The movie within a movie horror film is older than most probably know. Many audiences probably know it from dreadful movies like "Scream 3" (still love the first one) and "Urban Legend: Final Cut" (The original-the less said the better), while horror fans know it from movies like Lamberto Bava's awesome "Demons" and Bigas Luna's 1987 Spanish horror outing 'Anguish." Yet it goes even earlier than that, with movies like Bob Clark's "Children Shouldn't Play With Dead Things" and 1974's "The House of Seven Corpses" paving the way for future films of this style.
"House" opens with promise, as the viewer is witness to several murders from an unseen figure. We then cut to a cast of actors and a cash strapped director (John Ireland) shooting a low budget horror movie in an old, supposedly cursed house. One of the actors finds the Tibetan Book of the Dead, and after including a passage of it into the script and reading from it (it's in Spanish-who knew?) a cadaver rises to knock the bozos off.
There's some good points to "The House of Seven Corpses." The cast of character actors (Ireland, John Carradine, Faith Domergue and several others) are a lot of fun, with Carradine playing his stock "Strange Old Man" character, and Ireland being quite entertaining as the director, delivering lines like "You're supposed to be going into a trance, not an orgasm!" There's also a pervading sense of atmosphere to the proceedings, as well as the obligatory zombie (done with the old "cheap pancake make-up" style effects) that adds a nice, nostalgic feeling.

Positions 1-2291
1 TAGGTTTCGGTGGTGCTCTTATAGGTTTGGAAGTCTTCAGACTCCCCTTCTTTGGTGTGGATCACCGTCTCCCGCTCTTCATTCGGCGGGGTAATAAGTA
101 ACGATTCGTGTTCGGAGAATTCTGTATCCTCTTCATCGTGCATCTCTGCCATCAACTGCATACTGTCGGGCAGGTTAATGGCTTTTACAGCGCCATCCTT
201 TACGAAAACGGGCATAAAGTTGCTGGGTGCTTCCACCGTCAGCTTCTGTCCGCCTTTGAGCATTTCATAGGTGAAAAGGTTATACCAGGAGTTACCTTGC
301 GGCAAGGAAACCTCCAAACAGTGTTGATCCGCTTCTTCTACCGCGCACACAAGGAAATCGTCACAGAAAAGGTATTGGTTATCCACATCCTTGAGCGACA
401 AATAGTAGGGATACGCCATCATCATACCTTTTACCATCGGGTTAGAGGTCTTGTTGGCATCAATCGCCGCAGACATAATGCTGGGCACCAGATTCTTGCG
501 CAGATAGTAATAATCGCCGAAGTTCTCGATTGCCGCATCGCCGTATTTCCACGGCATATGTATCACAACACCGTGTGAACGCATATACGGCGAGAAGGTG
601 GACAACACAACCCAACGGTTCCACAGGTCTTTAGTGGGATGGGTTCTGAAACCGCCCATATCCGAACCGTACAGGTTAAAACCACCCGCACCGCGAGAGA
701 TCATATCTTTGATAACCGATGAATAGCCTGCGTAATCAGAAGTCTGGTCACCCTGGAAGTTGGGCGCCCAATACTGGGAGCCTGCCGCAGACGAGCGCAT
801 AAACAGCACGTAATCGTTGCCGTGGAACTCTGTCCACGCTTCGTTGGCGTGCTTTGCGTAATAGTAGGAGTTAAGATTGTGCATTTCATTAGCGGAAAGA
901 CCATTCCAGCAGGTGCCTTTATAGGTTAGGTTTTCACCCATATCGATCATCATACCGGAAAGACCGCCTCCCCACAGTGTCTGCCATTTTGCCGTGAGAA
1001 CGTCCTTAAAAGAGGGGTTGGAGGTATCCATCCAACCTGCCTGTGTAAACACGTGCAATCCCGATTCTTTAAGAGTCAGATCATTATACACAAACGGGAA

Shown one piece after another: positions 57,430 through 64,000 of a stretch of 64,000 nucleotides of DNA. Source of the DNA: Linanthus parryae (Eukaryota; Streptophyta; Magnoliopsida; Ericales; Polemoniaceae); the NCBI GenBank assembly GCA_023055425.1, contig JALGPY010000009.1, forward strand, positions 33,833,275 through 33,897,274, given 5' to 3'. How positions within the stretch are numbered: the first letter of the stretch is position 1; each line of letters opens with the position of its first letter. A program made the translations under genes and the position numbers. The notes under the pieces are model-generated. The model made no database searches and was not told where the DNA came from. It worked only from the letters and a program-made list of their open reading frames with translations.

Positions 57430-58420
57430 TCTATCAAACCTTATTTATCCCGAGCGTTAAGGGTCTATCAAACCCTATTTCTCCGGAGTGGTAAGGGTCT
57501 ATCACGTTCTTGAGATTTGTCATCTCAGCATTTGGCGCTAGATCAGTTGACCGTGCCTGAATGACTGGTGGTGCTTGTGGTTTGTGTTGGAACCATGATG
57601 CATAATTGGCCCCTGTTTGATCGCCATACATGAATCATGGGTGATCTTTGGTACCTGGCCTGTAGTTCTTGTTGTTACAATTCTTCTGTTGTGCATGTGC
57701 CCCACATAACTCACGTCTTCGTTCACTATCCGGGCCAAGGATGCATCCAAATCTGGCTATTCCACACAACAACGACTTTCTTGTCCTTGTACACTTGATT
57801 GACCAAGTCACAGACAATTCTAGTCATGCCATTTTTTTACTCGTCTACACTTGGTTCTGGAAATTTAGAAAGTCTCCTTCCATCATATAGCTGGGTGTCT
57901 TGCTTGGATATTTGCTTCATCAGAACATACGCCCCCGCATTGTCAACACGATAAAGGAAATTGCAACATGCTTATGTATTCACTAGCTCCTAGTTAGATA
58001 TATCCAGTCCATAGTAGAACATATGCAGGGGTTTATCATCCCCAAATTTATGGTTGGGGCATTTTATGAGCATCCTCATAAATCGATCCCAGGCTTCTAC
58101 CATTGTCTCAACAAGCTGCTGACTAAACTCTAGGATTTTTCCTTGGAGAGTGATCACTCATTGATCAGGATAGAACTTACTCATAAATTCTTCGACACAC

The satire of the pitfalls of making low budget horror is too hit and miss though. Sometimes it gets plenty right (difficult to work with veterans, production problems, angry directors) and other times it misses the mark (it feels like it leaves too much out-it would have been nice to see younger cast member's in the movie within a movie.) The direction is also flat, with too many scenes of dialogue and chatter going nowhere, and even using the same shot of a zombie walking repeated three or for times. That's the kind of thing you'd expect from somebody like Ed Wood. Also, while I'm all for a slow pace, the pace here is almost snail like, and by the time the zombie starts to get to work, you'll be lucky if you are still awake. Finally, there's the score by Bob Emenegger, which is really annoying, and uses the same obnoxious choral music cues to the point of numbing the viewer.
"The House of Seven Corpses" is almost impossible to recommend. It's too slow for casual viewers, too light on blood for gore-hounds, and too dull and uneventful for huge horror fans. It feels like an old Television movie and nothing more.